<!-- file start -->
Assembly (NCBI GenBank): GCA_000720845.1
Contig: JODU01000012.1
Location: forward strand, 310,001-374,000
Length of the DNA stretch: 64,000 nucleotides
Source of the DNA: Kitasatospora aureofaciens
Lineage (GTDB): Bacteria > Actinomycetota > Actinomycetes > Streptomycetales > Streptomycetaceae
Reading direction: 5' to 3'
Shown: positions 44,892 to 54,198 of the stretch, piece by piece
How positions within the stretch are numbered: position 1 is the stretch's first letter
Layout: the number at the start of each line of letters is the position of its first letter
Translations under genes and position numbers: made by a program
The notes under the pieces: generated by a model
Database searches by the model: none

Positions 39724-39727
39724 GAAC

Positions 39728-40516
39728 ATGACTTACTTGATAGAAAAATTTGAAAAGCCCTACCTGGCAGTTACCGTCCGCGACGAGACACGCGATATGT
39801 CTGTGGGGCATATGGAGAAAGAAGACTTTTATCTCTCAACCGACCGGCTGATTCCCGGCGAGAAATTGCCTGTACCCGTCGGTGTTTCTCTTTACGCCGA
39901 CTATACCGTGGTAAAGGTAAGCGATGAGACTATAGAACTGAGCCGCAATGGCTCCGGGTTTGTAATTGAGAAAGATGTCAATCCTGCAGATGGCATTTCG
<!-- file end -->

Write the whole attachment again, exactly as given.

Assembly (NCBI GenBank): GCA_000720845.1
Contig: JODU01000012.1
Location: forward strand, 310,001-374,000
Length of the DNA stretch: 64,000 nucleotides
Source of the DNA: Kitasatospora aureofaciens
Lineage (GTDB): Bacteria > Actinomycetota > Actinomycetes > Streptomycetales > Streptomycetaceae
Reading direction: 5' to 3'
Shown: positions 44,892 to 54,198 of the stretch, piece by piece
How positions within the stretch are numbered: position 1 is the stretch's first letter
Layout: the number at the start of each line of letters is the position of its first letter
Translations under genes and position numbers: made by a program
The notes under the pieces: generated by a model
Database searches by the model: none

Positions 39724-39727
39724 GAAC

Positions 39728-40516
39728 ATGACTTACTTGATAGAAAAATTTGAAAAGCCCTACCTGGCAGTTACCGTCCGCGACGAGACACGCGATATGT
39801 CTGTGGGGCATATGGAGAAAGAAGACTTTTATCTCTCAACCGACCGGCTGATTCCCGGCGAGAAATTGCCTGTACCCGTCGGTGTTTCTCTTTACGCCGA
39901 CTATACCGTGGTAAAGGTAAGCGATGAGACTATAGAACTGAGCCGCAATGGCTCCGGGTTTGTAATTGAGAAAGATGTCAATCCTGCAGATGGCATTTCG